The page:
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Friday, June 7, 2013

The other day I was reading the biblical account of the story of tower of Babel.  At one time, people spoke the same language. They settled in an area and decided to use their skills to build a huge tower. Thier goal and purpose was to build a tower that stretched into the heavens and reached into heaven itself. So, they set out to build the tower of Babel. The story goes on to say that God was not pleased. He scattered them and confused their languages so that no one could understand one another.

I have to be honest, at first, I was confused by the story. I couldn't help but ask the question, "Why would God do something like this?"

So, I asked Him to show me and help me to understand.

During the course of the next few days, I received a book called "Revolution in World Missions" written by a man by the name of K.P. Yohannan

K.P is the founder of Gospel for Asia. In his book, he speaks of his first trip to America. He had spent his entire life in a country where poverty is extreme. He knew the taste of human suffering and hunger. He was in awe at the amount of waste and wealth that he witnessed.

In his book, he describes how he had spoken at a church and was greatly pleased at the love offering he received because the amount of money would go very far in his native country. However, he was amazed that the same church spent more on a single meal than he received during his stay.

He was stunned that on one street corner he would see a huge church structure that cost millions of dollars and directly across the street, there would be yet another church costing close to the same. He noted how very few are preaching the gospel in his homeland and how a single church could be built for a very small amount of money, and contrasted it to the fact that we are spending billions of dollars erecting huge buildings on every corner. He noted the amount of money that was spent on Christian entertainment- the shops, the bookstores, the trinkets, the junk and he couldn't help but think of the suffering back home.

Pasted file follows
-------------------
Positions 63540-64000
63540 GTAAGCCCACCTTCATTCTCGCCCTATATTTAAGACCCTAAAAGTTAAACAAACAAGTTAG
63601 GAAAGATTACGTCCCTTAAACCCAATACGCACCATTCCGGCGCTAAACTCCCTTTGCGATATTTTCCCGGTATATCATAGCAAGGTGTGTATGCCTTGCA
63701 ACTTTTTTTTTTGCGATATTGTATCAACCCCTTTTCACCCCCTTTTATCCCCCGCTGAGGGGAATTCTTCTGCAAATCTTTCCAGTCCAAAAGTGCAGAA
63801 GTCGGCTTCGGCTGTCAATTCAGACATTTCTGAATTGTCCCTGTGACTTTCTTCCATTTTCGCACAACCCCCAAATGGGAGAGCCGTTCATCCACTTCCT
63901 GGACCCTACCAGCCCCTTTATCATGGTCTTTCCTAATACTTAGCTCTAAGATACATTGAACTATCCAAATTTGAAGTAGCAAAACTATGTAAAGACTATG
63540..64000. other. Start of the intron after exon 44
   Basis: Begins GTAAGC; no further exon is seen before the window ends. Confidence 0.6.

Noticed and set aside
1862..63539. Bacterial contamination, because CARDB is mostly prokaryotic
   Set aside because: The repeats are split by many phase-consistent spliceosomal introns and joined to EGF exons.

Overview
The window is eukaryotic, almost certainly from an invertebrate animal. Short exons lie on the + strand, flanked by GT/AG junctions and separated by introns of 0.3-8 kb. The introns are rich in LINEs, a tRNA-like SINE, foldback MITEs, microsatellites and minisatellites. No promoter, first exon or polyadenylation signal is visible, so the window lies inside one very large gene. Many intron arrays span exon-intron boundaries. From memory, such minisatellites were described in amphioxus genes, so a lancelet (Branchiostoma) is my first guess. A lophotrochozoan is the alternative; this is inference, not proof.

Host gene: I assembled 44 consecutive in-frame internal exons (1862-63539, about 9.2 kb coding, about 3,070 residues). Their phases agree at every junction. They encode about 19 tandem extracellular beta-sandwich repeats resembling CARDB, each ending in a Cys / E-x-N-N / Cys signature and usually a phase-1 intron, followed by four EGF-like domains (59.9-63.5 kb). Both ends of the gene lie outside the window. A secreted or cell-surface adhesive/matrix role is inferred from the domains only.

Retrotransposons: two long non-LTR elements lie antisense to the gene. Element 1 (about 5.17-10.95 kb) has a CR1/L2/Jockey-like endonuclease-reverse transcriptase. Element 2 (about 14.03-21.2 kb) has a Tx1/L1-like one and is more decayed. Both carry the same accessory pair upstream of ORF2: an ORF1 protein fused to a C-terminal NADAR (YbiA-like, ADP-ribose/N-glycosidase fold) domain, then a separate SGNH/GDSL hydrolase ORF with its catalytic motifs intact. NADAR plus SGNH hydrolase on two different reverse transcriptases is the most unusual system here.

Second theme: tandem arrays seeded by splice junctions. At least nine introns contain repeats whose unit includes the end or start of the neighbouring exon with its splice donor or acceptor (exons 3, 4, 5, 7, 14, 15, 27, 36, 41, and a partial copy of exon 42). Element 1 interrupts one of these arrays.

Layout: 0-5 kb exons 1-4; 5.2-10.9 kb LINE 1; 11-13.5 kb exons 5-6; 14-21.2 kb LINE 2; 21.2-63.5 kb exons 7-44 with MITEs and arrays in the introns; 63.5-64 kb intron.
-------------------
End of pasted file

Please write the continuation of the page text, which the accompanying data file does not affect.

As I was reading this, I felt Christ speak to me about the Tower of Babel. That is what we are doing today. We are split wide open by denominationalism and many of huge churches are nothing more than symbols of pride. We are building Towers of Babel, falsely believing that we are reaching Heaven, but, in essence, we are only the formidable purveyors of confusion.  We may speak the same language, but we are not in one accord. We have become wasteful, and we can only wonder how angry God must be at our own inventions.

I can't help but think of the men who set out to build the huge tower of Babel.
They, falsely believed that they were doing good, and even believed that their efforts would reach Heaven..Perhaps, they thought they were pleasing God..but, in essence, all they were really doing was building a huge structure of pride. They were devoting their entire lives, including their time and resources to the building. Is that what we are doing when we essentially ignore the needs of the broken and the poor begging at our feet, the K.P Yohannan's of the world, looking for mercy but only finding confusion? What kind of Jesus are we showing them when we ignore their needs and cater to our own? 

This entire post reminds me of an article I read in the not too distant past by a man by the name of Doug Perry.

Doug wrote an article called Bread and Circuses. Certain governments once tried to rule the people and they suceeded by distracting them by filling them with food and providing them with entertainment. The mentality was, that if the people were fat and laughing, then they wouldn't have time to see what was really going on around them.
Doug noticed that many of our churches are feeding us with bread and circus routines. We miss the needs of the poor, the suffering, and the hungry, when we are busy filling our mouths with fellowship and attending church for entertainment. Here's the is worth reading.. and please try nto to take offense.. the goal of the article is to get people to see deeper into what we are doing.

Welcome to the Table

Welcome to the Table

Sunday, June 2, 2013